A scheme to protect a seaside town from flooding has been endorsed by Aberdeenshire Council, shortly after it was approved by the Scottish Government.
The Stonehaven Flood Protection Scheme was drawn up to ensure the town does not fall victim to another destructive deluge in the future.
Homes in the area were devastated in 2009 and 2012 when the River Carron burst its banks and devastated the area, and local people have called for protective measures ever since.
The scheme is designed to reduce flood risks for 372 homes, two public utility sites and a school and an emergency services facility.
The £16.5million project would bring new culverts, 6.5ft-high glass-topped flood walls and a new embankment along the watercourse.
The river’s Red Bridge could be replaced, the Green Bridge moved, the White Bridge elevated and the Beach Bridge strengthened.
After a public hearing on March 28, when five objections were raised to the plans, the scheme was revised and met with a positive reception when presented at the council’s infrastructure services committee.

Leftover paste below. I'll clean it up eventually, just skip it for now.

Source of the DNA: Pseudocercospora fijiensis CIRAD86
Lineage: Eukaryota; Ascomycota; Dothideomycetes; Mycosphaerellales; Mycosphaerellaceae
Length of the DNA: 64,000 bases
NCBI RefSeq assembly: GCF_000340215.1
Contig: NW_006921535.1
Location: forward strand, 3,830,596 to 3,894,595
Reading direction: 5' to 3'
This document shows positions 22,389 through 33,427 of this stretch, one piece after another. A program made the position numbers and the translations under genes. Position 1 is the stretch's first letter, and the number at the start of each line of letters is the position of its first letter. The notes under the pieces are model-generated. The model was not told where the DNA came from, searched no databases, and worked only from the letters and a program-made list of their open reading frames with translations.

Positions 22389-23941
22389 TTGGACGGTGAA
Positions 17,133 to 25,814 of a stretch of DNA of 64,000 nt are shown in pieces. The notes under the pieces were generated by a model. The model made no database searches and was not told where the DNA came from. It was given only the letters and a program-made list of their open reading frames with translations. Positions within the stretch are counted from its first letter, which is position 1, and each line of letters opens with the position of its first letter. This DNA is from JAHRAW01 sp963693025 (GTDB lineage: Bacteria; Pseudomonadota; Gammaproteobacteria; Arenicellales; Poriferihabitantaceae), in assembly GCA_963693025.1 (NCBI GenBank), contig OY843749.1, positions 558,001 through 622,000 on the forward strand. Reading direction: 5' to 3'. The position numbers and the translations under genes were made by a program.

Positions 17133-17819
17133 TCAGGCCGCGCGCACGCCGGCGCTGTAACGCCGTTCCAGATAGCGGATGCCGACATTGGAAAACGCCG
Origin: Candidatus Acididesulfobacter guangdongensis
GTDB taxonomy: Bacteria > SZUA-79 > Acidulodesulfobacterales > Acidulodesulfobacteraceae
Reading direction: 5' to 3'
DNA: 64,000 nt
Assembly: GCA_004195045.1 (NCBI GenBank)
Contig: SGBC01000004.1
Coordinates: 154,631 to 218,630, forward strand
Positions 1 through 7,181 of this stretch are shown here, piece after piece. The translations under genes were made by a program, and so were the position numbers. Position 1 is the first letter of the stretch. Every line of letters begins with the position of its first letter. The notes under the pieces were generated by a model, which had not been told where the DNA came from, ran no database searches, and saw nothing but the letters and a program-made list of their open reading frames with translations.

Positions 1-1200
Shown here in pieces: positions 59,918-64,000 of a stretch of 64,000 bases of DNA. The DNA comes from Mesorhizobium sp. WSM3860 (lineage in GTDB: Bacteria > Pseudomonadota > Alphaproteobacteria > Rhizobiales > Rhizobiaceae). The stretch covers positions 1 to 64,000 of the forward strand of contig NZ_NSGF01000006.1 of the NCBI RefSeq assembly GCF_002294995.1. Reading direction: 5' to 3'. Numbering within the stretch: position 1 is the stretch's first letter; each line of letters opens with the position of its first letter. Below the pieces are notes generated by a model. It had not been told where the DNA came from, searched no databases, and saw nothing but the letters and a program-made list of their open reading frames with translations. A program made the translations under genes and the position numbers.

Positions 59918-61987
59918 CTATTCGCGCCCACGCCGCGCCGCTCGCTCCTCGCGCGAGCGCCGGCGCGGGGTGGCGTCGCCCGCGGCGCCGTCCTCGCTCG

Councillors convened at Woodhill House yesterday to debate the proposals, and unanimously agreed to put the plan into action.
The committee, which met for the first time since last month’s local government election, could alternatively have voted to reject the scheme or make changes.
In her report to the committee, principal engineer, Rachel Kennedy, said: “The current estimate for the capital works is in the region of £16.5million.
“However, as the detailed design progresses, the capital estimate figure will continue to be refined.”
The scheme will now be advertised locally for six weeks during which time objectors will have a final chance to comment.
After that six-week window, the scheme will be “operational”.
Construction of the flood defences is expected to commence in mid-to-late 2018.